• Anxiety or depression medicine

Drinking Guidelines for Older Adults
Adults over age 65 who are healthy and do not take medications should not have more than:

• 3 drinks on a given day
• 7 drinks in a week

Drinking more than these amounts puts people at risk of serious alcohol problems.

If you have a health problem or take certain medications, you may need to drink less or not at all.


Why Seniors Don’t Eat: It’s Complicated.

More than half of older adults who visit emergency departments are either malnourished or at risk for malnutrition, but not because of lack of access to health care, critical illness or dementia. Despite clear signs of malnutrition or risk of malnutrition, more than three-quarters had never previously been diagnosed with malnutrition, according to the results of a study published online in Annals of Emergency Medicine (“Malnutrition Among Cognitively Intact, Non-Critically Ill Older Adults in the Emergency Department”).

“We were surprised by the levels of malnutrition or risk of it among cognitively intact seniors visiting the ER, and even more surprised that most malnourished patients had never been told they were malnourished,” said lead study author Timothy Platts-Mills, MD, of the University of North Carolina Department of Emergency Medicine in Chapel Hill, N.C. “Depression and dental problems appear to be important contributors, as is difficulty buying groceries. Given that seniors visit ERs more than 20 million times a year in the U.S., emergency physicians have an opportunity to screen and intervene in ways that may be very helpful without being very costly.”

Of patients age 65 and older, 16 percent were malnourished and 60 percent were either malnourished or at risk for malnutrition. Of the malnourished patients, 77 percent denied have been previously diagnosed with malnutrition. Malnutrition was highest among patients with symptoms of depression (52 percent), those residing in assisted living (50 percent), those with difficulty eating (38 percent) and those reporting difficulty buying groceries (33 percent). Difficulty eating was mostly attributed to denture problems, dental pain or difficulty swallowing.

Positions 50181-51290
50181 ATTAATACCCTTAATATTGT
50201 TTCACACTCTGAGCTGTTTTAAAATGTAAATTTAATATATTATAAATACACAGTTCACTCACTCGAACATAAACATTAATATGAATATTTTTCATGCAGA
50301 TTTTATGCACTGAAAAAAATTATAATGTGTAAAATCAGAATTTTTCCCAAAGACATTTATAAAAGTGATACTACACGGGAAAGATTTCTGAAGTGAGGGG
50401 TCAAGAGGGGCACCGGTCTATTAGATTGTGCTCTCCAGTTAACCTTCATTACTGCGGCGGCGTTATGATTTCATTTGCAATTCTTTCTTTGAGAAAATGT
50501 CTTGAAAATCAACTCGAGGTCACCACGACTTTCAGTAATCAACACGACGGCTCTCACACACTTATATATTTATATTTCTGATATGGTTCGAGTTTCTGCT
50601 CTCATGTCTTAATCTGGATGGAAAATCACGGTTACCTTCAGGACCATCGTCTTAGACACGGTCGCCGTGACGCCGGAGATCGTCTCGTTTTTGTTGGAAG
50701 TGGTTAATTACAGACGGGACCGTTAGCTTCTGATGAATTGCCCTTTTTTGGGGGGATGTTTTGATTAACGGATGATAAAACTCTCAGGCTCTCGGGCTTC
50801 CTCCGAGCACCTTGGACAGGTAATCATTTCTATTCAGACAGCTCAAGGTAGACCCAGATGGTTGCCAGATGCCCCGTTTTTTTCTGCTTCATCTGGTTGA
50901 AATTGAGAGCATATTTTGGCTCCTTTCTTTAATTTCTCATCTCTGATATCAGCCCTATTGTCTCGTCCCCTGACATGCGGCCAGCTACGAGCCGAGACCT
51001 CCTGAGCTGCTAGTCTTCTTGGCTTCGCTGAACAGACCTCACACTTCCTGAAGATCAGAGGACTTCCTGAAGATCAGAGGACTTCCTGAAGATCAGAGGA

In this study, nearly all (95 percent) of patients had a primary care physician, nearly all (94 percent) lived in a private residence and nearly all (96 percent) had some type of health insurance. More than one-third (35 percent) had a college education.

Malnutrition is defined as lacking “adequate calories, protein or other nutrients needed for tissue maintenance and repair.”

“For patients who report difficulty buying groceries, Supplemental Nutrition Program, Meals on Wheels, Congregate Meals Programs or community-based food charities can be helpful, although other factors may also need to be addressed,” said Dr. Platts-Mills. “The growing role of the emergency department as community health resource makes it an essential place for identifying and addressing unmet needs of older adults. Implementation of oral nutritional supplementation is inexpensive and may reduce overall costs by accelerating recovery from illness and reducing readmissions.”


IRS: DB participants can split between annuities and lump-sum payments

By Nick Thornton

New IRS rule aims to provide pension plan participants with more flexibility when given the option of a lump sum or an annuity


"Tomorrow’s Inheritance: The Frontiers of Estate Planning Formalism" Free Download
Boston College Law Review, Vol. 58, Forthcoming
UC Davis Legal Studies Research Paper No. 503

DAVID HORTON, University of California, Davis - School of Law